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Two Climbers Circumnavigate the 13 Peaks of Mulvey Basin in a Day

Dave Lussier photo

On August 22, 2017, David Lussier and I successfully completed a circumnavigation of Mulvey Basin in Valhalla Provincial Park, bagging all 13 peaks. I wrote a story about it for Mountain Culture Group. This is how it starts:

The headlamp beam glared off the white surface of the golf ball, forcing me to squint to make out the black cursive lettering: “Miracle Flight+ 2”. Appropriate considering we’d need some good fortune to complete the mission we had just embarked on. I placed the ball back on the rock where I found it beside its twin and a golf club and finished hiking the 20 metres to the summit of Mount Dag, one of the tallest peaks in the Valhalla mountain range.

It goes without saying a nine iron and two golf balls are strange items to find on top of any mountain peak. But the fact it was 2:30 in the morning and my climbing partner, and mountain guide, David Lussier and I were embarking on a quest to traverse 13 peaks of the Mulvey Basin in under 24 hours, made the discovery even more surreal.

This was our second attempt of this traverse in as many years and the forecast was perfect: clear skies with zero percent chance of precipitation. Then again, good weather was predicted for our first attempt in 2016 and that ended with us cowering under a boulder during a freak electrical storm at 8,500 feet.

As David signed the register on the summit of Dag, I continued thinking of my bizarre discovery. Why a nine iron? Why not a driver? Surely that would be a lot more satisfying. I imagined teeing up and driving a ball across the two-kilometre-wide span that separated us and Gladsheim Peak, the final destination of our mission. Suddenly all thoughts of golf vanished as David asked, “You ready?” He had replaced the register in its waterproof canister, slotted it back in the stone cairn and was looking at me expectantly. It was time to descend from the summit, collect our bivouac gear and start the 12-kilometre circumnavigation of Mulvey Basin: 13 peaks, eight of which we’d have to rock climb, and over 2,300 metres of elevation gain. At that moment, I wished I could’ve just soared over to Gladsheim as well.

To read the rest of the adventure tale, visit mountainculturegroup.com/mulvey-basin-circumnavigation-in-a-day.

New Route in the Valhallas is one of the Hardest

 

For the past three years David Lussier of Summit Mountain Guides and I have projected a new route on the little south face of Gimli Peak in the Valhalla Mountains. It’s a line that’s noticeable from afar and we thought the corner crack on the upper headwall was going to be incredible. And it is. But it’s also seamed out and very, very hard. My favourite memory from all our attempts is Dave, while on lead, drilling one of the  bolts that’s required on the protection-less part of the 3rd pitch – he got tired and took his daisy chain and clipped himself to the drill bit that was still embedded in the rock…and rested! (Do not try that at home.)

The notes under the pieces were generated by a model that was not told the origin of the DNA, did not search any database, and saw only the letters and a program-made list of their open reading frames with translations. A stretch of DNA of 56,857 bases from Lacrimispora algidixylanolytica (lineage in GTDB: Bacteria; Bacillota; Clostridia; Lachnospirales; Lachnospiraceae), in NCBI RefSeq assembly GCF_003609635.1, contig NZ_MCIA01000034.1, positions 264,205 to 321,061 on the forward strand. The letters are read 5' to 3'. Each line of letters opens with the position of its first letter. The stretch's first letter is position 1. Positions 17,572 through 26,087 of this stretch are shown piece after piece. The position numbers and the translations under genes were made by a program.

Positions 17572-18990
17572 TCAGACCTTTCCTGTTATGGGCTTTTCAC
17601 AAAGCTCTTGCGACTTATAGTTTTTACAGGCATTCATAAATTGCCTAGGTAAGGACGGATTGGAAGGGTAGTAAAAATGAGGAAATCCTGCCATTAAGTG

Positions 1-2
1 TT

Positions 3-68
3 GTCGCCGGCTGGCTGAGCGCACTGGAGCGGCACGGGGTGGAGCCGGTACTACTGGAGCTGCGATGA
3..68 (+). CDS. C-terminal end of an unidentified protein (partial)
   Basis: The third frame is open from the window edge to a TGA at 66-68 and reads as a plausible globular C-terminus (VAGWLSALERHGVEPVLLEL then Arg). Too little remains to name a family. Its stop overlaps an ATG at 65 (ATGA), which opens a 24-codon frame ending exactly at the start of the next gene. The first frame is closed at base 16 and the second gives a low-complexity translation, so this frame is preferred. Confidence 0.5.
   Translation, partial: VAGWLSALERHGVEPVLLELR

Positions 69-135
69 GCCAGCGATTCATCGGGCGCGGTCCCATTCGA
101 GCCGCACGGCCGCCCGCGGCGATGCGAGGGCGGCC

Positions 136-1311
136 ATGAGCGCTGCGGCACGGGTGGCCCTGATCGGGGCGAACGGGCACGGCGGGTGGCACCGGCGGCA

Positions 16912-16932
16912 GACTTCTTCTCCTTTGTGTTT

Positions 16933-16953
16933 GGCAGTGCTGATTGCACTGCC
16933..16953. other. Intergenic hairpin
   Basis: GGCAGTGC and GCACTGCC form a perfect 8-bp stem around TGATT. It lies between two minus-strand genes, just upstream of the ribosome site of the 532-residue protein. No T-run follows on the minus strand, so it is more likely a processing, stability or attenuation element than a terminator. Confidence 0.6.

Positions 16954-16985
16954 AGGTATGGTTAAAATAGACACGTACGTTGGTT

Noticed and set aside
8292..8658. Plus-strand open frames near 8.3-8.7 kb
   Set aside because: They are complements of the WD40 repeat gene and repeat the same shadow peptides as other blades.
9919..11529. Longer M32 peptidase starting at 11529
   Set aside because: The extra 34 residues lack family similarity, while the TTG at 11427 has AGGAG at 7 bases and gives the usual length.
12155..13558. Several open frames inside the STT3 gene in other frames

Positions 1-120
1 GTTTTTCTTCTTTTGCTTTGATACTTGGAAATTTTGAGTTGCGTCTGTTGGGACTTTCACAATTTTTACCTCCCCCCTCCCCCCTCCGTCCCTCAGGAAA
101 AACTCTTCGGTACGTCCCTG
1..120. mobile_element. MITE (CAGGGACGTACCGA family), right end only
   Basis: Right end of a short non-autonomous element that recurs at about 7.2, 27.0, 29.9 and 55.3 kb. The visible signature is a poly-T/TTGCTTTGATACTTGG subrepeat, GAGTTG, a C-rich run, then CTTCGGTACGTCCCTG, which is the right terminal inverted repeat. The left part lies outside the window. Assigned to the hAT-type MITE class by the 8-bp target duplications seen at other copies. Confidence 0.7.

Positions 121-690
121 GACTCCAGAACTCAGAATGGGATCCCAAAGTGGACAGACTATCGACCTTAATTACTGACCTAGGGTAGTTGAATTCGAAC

A description of one of our attempts made it into Kootenay Mountain Culture magazine in my “KMC Rock Wars article” but the moves on the third pitch kept eluding us. Then, on October 7, Dave and Jason Luthy from Sandpoint, Idaho, successfully did the crux pitch clean. Here is a description of the route:

Valhalla Gold   5.12a
This climb is located on the shorter, south-facing wall that leads to the true Gimli summit. If you are looking at the prow of Gimli (the south ridge) it is the shorter wall back and to the right (east) where the descent route starts. Access: from the “beach” hike to the South Ridge route then traverse right (east) about 100m around the base. Scramble up a grassy (or snowy depending on the season) ramps towards the upper east-facing basin below Gimli peak. Ascend to the base of the East-facing couloir, seperating the upper south ridge and the main summit of Gimli. Take a double rack to #2s. All stations are bolted and it is possible to rappel the route with 2 ropes. P1: Start from a ledge 10m right of the gully separating the 2 summits of Gimli above a short green colored wall. Climb up following the prow of a broad grey buttress. (5.9 40m) P2: Climb up and left past a small pine tree and the left side of a 5m high detached pillar. Continue up and left to a beautiful hand crack in a shallow, right-facing corner and eventually a small overhang near the top. (5.10- 40m) P3: Climb the thin crack above passing a 2 fixed pitons. Continue up the steep wall following the thin crack past 5 bolts. Beautifully exposed. (5.12a 45m) P4: Climb up a right-facing corner with a small bolt-protected roof near the top. Harder than it looks. (5.10+ 25m) P5: trad. Climb up and left through easier ground to the summit. Beaware of large loose blocks. (5.4 25m) (FA: D Lussier, V Hempsall,  B Sawyer ’12. FFA: D Lussier, J Luthy ’14)